Nanette Zeller is a mixed media textile artist, inspired by nature. Selecting the right color of fabrics and embellishing with thread painting she creates realistic images.
How did you get started on the path to becoming a textile artist? Always an artist, or was there a “moment”?
Both my grandmothers were fabulous textile artists and crocheters. My dad’s mom sewed fabulous clothes and my mom’s mom made pieced quilts. My mother also liked to sew, clothes, curtains and other home décor, and made beautiful hand embroidery. She inspired and encouraged my creativity.
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When I was 10 years old, my mom considered me old enough to learn how to sew by machine. I remember the summer she taught me how to crochet a chain stitch. I would crochet a long chain, rip it out and start chaining again. I found it so much fun. And, on winter days when school was closed, she allowed me to set up a craft to work on for that day.
After she died (I was 14), I continued crocheting, sewing, and doing embroidery. My high school and junior college electives were art classes, where I was introduced to even more variety of art appreciation.
In my 20’s I learned to knit and in my late 30’s I was introduced to piecing quilts. With all this said, there never was “one” moment, but many diverse moments and people who lit the way to where I am today.
Are there recurring themes in your work? What is it about a subject that inspires you to continue exploring it?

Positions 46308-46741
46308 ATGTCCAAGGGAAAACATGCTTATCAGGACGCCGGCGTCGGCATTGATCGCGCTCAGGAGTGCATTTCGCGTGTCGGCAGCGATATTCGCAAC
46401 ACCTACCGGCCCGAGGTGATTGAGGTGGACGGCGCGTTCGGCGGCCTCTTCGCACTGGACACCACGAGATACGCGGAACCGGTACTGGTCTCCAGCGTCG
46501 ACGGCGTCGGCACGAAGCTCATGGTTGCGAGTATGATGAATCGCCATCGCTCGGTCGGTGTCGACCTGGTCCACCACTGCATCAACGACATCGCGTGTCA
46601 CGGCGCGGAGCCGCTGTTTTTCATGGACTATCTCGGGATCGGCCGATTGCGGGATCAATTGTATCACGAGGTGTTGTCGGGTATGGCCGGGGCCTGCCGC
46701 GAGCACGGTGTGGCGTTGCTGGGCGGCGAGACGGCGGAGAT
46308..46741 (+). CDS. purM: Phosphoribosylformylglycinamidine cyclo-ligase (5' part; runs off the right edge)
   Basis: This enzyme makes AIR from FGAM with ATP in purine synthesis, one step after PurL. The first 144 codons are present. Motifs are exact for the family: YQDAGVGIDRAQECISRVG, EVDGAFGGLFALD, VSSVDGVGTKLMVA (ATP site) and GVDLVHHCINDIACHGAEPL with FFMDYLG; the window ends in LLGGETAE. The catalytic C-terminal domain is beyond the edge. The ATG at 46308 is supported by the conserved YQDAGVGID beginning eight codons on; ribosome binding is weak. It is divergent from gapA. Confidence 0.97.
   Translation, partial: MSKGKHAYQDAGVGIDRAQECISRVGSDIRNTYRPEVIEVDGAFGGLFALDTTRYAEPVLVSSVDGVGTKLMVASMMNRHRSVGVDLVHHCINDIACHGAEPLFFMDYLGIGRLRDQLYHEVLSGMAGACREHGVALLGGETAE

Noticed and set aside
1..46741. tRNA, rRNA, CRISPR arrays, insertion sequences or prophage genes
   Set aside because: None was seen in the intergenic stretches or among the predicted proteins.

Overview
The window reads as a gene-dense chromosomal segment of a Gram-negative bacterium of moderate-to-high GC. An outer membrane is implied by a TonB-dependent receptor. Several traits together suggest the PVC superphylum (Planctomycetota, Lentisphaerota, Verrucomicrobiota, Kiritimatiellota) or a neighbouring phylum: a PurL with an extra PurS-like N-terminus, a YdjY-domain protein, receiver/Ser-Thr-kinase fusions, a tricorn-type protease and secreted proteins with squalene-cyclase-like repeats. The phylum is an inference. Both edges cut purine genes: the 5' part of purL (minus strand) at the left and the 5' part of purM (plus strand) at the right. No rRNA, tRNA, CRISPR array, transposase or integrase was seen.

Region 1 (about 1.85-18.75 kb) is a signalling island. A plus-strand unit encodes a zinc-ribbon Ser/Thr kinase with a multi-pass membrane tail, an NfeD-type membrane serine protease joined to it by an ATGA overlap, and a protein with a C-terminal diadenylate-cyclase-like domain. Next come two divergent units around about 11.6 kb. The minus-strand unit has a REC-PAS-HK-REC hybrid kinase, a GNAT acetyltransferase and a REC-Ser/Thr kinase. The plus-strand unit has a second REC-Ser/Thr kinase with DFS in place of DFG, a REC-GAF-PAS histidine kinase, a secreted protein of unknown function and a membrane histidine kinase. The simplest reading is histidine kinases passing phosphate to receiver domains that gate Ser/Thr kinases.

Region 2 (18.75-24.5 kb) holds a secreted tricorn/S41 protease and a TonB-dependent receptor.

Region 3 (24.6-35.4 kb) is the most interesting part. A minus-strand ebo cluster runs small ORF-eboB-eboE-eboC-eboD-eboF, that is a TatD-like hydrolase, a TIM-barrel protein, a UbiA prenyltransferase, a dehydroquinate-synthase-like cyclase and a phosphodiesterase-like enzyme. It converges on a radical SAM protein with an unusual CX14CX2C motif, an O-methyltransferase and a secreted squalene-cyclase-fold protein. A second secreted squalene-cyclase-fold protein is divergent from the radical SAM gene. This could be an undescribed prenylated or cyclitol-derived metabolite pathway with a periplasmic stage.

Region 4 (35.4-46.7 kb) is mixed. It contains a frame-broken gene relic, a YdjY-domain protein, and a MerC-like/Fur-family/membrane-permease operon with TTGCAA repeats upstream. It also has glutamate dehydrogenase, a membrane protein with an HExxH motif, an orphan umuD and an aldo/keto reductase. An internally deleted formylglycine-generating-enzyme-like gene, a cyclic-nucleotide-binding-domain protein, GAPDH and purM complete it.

Besides my love of creativity, I also love nature. Family vacations, outings and camping trips almost always included time out in the woods or exploring nature. In college, I decided to major in natural sciences and earned a Masters Degree in Wildlife Biology.
In my 40’s I learned about art quilting and noticed that my quilt themes tend to lean toward nature-inspired imagery. I’ve decided to embrace this style and incorporate, birds, trees, flowers and other nature elements in my designs.
What do you do differently? What is your signature that makes your work stand out as yours?
I consider myself a “mixed-media” textile artist. My experience in art is very diverse, I frequently find ways to incorporate non-traditional media techniques into my designs. I might use acrylic paints, paper, or colored pencils in my designs.
I also love to enhance my designs with free-motion embroidery, also known as thread-painting. These techniques create unique textures, colors and designs that are not possible with fabric alone.
Do you plan your work out ahead of time, or do you just dive in with your materials and start playing?
I use a plan-as-I-go technique. I start with an idea or mental image of what I want to create. I spend time thinking about techniques and materials I can use to create the imagery I see in my head. It might start with the background or an appliquéd element. Initially thinking about what fabric I could use to create that element of the design. Once I have the fabric selected I think of the process or fabric I’ll use for the next step.
How do you manage your creative time? Do you schedule start and stop times? Or work only when inspired?
My creative time is based on my schedule and inspiration. Since I am a working artist/instructor, my time is based on the priority for the day. If I need to create online content or teach, I may spend most of my day doing computer work.
If I’m really inspired, I can push the cognitive work aside and focus on creative work. Squeezing in an hour or more at the end of a busy day can help me satiate that creative drive that is always with me.
Are you a “finisher”? How many UFOs do you think you have?
I’d like to say I’m a “finisher,” but I’m not.
Between sewing projects and knitting/crochet projects there are probably a couple dozen UFOs (note: I’m probably underestimating).